Filipino Muslims Rebuild Church
(Ahlul Bayt News Agency) To the surprise of Christian residents in Zamboanga city in Santa Catalina district, their Muslim neighbors have been championing efforts to rebuild a catholic church, carrying carpenters tools, sawing lumber and driving in nails to rebuild the chapel.
“We thought they were just looking for damaged mosques to rebuild,” Jimmy Villaflores, Santa Catalina barangay (village) head, told Inquirer Mindanao on Saturday, December 14.
“We have not heard of any Muslim helping build a chapel before,” Villaflores said.
Last month, Zamboanga Muslim residents, who returned home from abroad recently, announced they had come to Santa Catalina to rebuild the Christ the King chapel.
The chapel, build on the early 1980’s, was destroyed in fire in a recent standoff between the government and members of Moro National Liberation Front (MNLF) last September.
When the fighting ended, only the chapel’s back wall and altar were left.
But before the Christians could say anything to the Muslims, they went to work, sawing lumber, driving in nails and doing other things to rebuild the chapel.
“We are very happy about it. Santa Catalina residents are deeply touched by their efforts,” Villaflores said.
“We really appreciate how our Muslim brothers and sisters are helping us.”
He said that the help extended by Zamboanga’s Muslim residents has hastened the rebuilding of the chapel.
“Barely a month since the work began our chapel is about 90 percent completed already,” he said.
Father Michael Ufana of the Saint Joseph parish said he was overwhelmed by what the Muslims had shown, saying their efforts have strengthened interfaith connections in the city.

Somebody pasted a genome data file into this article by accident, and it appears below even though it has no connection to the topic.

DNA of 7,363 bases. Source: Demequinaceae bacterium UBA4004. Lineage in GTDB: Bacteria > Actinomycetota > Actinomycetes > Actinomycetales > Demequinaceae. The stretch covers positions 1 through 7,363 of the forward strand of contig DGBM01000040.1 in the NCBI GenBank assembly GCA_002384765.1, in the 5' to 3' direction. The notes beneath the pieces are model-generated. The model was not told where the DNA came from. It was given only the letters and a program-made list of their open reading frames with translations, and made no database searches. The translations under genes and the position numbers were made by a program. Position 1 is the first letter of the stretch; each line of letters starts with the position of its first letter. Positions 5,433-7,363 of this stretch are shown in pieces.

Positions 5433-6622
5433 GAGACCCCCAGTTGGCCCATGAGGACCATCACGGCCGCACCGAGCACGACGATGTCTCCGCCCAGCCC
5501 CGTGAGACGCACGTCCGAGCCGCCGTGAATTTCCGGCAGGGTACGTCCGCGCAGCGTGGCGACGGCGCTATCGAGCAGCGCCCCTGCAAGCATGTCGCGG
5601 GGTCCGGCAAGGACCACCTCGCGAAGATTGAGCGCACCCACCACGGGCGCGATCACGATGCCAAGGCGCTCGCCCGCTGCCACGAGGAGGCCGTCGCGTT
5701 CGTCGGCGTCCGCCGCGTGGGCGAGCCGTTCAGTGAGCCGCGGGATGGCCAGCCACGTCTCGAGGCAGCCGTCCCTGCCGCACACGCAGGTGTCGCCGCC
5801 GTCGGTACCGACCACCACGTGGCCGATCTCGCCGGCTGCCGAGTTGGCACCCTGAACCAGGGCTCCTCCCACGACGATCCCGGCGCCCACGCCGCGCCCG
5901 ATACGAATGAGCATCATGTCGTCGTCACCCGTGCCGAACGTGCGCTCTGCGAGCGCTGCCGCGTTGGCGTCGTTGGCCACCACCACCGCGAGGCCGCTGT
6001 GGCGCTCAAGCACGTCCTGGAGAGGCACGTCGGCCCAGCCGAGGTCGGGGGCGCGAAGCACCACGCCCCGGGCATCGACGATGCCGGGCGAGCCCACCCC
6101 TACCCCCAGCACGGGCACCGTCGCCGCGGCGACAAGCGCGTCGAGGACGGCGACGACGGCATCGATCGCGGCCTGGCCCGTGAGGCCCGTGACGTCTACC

“The way other Muslims painstakingly reached somehow eased this,” he said.
The church rebuilding efforts were the result of cooperation between retired police Chief Superintendent Sukarno Ikbala and several other Muslim professionals who formed a group they called “Esperanza” (Hope).
“Esperanza stands for Environmental, Socio-Psychological, Economic, and Religious Advancement of Neo-Zamboangaenos’ Aspirations,” he said.
Ikbala said he was listening to a live-streaming radio broadcast in the United States one day when he heard a fellow retiree, Senior Supt. Julmunier Jubail, rallying Muslims to help in the rebuilding and relief efforts in the city.
Ikbala said he immediately came home, met with Jubail, retired Senior Supt. Bensali Jabarani and coordinated their efforts to rebuild the church.
After that meeting, they raised P120,000 from the Asia Foundation and from fellow Muslim Abdurahman Nuno.
“We are also using our own resources. We give whatever we have in our pockets, and in due time we can complete the roofing of the chapel,” Ikbala proudly announced.
“I did not want the general Christian community to look down on us as bad people because we were all victims,” he said.
“We do hope that in our own small ways of reaching out, something beautiful will come out.”
Muslims make up nearly 8 percent of the total populace in largely Catholic Philippines.
The mineral-rich southern region of Mindanao, Islam’s birthplace in the Philippines, is home to 5 million Muslims.